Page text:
The King and His Scribes
Editor's Note: This is the first of a special, three-part Lerner's Journal, as Rich recounts his recent road trip covering the Masters, the Hootie & the Blowfish tournament and the LPGA in Las Vegas.
April 6, Myrtle Beach, S.C.
I had the privilege of emceeing the Golf Writers Association of America golf tournament banquet Sunday night before the start of Masters week. For 50 years, the scribes have made this three-day soiree to Myrtle Beachs venerable Dunes Club a pre-Masters ritual, a natural geographic stop over on the road to Augusta. It was a way for snowbound northern reporters to renew acquaintances and breathe the southern spring air.
This year, Arnold Palmer was honored with the Jim Murray Award. Murray was Musial. Or Williams, Im not exactly sure. He was a sports-writing legend of the highest order. He wrote a column for years for the Los Angeles Times. Never needlessly wordy, he got to his point, often with rapier wit or in such a fashion that as a reader you immediately understood.
Arnold knocked the ball way into the rough, into a pile of twigs and leaves, the late Murray once wrote. I think there was a dead squirrel and a beer can in there too. Anyway, he walked over and stared down at his ball. And then he saw me standing there and asked, Okay, wise guy. What would your idol, Hogan, do here? And I told him, 'Hogan wouldnt be here.
He wrote of Jack Nicklaus that Jack moved slowly around the course, picking things off the green like a German housewife picking lint off a suit.
Jim Murray loved golf, made it and its heroes a more colorful sport. In his honor, The Golf Writers Association of America gives an award to the person who displays a cooperative and generous spirit with the media. Palmer was as legend in this respect as Murray was at putting words to paper.
At the banquet, dinner at the dais with Arnold was very enjoyable. We chatted about the world, how its changed, how he wouldnt trade his Depression-era upbringing for anything because it taught him the value of family togetherness, forcing his father to be strong - a characteristic Arnold acquired as life went on.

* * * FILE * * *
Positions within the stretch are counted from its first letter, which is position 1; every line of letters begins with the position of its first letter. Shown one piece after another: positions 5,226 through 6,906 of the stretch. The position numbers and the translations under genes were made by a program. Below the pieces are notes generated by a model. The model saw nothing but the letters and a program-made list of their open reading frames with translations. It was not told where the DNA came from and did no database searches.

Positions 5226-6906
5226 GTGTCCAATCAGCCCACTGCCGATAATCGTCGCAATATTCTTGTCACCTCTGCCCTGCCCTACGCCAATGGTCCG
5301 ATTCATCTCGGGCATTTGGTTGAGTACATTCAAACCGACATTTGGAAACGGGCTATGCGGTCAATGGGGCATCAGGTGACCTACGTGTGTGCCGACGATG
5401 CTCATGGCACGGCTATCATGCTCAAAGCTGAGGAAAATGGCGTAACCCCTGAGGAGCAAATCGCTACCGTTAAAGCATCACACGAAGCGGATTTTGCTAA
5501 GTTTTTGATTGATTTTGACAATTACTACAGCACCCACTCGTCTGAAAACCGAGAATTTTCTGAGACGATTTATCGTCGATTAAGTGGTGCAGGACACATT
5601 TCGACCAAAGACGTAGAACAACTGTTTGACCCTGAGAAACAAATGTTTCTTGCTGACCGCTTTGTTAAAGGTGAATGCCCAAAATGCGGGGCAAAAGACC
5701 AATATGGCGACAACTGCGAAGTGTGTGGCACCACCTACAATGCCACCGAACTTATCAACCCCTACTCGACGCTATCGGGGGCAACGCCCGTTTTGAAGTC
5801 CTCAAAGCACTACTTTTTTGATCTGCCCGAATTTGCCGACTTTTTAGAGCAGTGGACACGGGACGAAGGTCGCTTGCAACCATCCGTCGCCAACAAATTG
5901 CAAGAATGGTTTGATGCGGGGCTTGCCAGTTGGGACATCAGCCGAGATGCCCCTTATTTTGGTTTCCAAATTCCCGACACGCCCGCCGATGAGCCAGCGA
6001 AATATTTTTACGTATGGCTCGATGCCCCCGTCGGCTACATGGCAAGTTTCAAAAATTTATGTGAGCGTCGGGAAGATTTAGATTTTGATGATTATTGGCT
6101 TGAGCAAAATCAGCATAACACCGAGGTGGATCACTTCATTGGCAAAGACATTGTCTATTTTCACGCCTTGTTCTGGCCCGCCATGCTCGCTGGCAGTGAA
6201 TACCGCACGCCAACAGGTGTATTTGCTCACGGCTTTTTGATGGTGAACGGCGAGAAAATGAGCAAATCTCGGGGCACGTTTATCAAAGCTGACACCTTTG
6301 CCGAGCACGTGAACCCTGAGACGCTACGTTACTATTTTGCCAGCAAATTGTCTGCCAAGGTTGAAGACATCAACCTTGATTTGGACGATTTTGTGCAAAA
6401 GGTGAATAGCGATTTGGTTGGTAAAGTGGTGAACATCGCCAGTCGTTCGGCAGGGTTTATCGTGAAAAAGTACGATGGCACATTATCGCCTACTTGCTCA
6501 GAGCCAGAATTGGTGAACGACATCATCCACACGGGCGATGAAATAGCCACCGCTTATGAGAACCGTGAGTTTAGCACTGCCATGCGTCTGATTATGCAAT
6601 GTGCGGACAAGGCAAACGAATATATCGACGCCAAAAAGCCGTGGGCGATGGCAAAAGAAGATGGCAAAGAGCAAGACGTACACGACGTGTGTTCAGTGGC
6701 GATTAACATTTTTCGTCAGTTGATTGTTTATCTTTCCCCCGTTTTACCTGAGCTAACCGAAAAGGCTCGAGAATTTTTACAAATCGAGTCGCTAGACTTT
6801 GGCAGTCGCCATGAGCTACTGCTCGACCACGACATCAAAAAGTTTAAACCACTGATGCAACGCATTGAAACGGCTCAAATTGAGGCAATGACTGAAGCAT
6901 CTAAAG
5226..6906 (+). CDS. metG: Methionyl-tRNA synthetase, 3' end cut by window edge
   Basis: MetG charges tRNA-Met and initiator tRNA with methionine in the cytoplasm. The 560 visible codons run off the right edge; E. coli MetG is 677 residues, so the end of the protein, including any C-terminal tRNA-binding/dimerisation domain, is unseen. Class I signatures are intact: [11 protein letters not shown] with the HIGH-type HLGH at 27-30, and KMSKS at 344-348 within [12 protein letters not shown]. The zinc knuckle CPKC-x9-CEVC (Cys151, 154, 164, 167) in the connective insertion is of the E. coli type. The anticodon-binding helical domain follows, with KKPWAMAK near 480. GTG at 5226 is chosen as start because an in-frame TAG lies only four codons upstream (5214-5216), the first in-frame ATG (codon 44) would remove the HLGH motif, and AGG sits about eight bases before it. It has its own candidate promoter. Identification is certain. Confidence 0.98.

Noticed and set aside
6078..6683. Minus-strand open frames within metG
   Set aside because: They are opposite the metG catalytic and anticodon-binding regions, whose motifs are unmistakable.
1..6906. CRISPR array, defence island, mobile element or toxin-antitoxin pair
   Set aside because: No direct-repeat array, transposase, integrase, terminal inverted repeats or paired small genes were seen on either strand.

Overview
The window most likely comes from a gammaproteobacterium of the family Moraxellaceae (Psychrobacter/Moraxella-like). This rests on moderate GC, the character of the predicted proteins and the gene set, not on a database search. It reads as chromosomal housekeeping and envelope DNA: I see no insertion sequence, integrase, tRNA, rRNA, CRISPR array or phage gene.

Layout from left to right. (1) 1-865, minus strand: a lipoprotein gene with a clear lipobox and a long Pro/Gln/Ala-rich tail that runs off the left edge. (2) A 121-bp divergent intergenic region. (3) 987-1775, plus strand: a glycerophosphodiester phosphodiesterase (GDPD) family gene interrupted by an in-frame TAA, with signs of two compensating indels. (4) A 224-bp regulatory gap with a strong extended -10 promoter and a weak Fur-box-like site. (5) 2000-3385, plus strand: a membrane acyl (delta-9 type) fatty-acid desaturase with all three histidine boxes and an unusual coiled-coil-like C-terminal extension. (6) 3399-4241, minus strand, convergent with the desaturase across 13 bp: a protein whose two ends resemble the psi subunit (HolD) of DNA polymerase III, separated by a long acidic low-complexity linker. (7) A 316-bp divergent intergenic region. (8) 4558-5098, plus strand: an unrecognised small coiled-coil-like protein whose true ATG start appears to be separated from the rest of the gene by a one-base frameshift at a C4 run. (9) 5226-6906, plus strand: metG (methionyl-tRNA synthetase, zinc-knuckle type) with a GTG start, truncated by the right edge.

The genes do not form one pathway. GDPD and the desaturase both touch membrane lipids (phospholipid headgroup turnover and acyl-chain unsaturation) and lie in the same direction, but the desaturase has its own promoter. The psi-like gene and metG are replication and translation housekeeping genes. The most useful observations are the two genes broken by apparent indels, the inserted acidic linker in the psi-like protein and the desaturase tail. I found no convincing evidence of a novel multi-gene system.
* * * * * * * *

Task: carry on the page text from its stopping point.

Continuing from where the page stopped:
Arnold converses one-on-one so well. Hes an interested listener and more than willing to share his own point of view.
With regards to his relationship with the media, its important to understand the character of the writers who covered him during his glory days. You had the likes of Murray, Bob Drum and Dan Jenkins ' hard-charging, Damon Runyon classics that drank, smoked and told the funniest stories you could ever imagine. Obviously, I was too young to have heard them first hand, but talk to any of the old-timers or just read their work and you understand.
Drum, like Arnold, was from Western Pennsylvania. He wrote for the Pittsburgh Post Gazette, and did those dry, rumpled, bar-room funny bits for CBS golf. For more than 40 years, he covered Western Pennsylvanias pride and joy, Arnie.
If Arnold wanted to tell Drum about the Masters that got away - and win or lose, Arnie talked and never sulked - hed do it with the boys over a beer, a cigarette, a laugh. For whatever reason, those days are gone. It was simply a different time.
Today, all the moneys built wealth, but its also built a wall between the athletes and everyone else. Theyre like kings, royalty. Its ironic that Arnies known as the King, and yet, he was more a commoner than any athlete. Essentially, thats why he was honored.
There are athletes you work with, Murray wrote, and no matter how nice they are to you, you know theyre difficult with other people, whether its other writers, photographers, fans, whatever. But Arnold Palmer is one of the few people in sports who Ive never heard anyone say anything bad about. He was perfect for our business.
Check back tomorrow for Part Two, the Masters and Mike Weir
Watch: Full replays of The Open coverage
NBC Sports and Golf Channel are showcasing nearly 50 hours of live coverage of the 147th Open. Missed anything? Well, you can catch up right here. Click on the links below for replays from Carnoustie, broken down into daily segments:
Friday, Day 2 (Times ET)
Thursday, Day 1 (Times ET)